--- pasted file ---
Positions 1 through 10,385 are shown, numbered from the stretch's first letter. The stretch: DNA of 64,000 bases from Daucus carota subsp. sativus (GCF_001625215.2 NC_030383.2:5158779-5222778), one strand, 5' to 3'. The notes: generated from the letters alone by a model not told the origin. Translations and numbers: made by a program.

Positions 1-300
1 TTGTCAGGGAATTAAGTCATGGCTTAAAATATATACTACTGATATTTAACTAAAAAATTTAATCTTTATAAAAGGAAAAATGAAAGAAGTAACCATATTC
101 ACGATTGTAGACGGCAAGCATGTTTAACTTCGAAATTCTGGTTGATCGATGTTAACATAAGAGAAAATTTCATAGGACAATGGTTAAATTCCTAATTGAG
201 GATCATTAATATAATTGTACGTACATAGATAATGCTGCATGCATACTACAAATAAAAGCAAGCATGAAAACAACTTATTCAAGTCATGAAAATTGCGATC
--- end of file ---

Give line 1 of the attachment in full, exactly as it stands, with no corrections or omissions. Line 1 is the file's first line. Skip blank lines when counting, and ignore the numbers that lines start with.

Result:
Positions 1 through 10,385 are shown, numbered from the stretch's first letter. The stretch: DNA of 64,000 bases from Daucus carota subsp. sativus (GCF_001625215.2 NC_030383.2:5158779-5222778), one strand, 5' to 3'. The notes: generated from the letters alone by a model not told the origin. Translations and numbers: made by a program.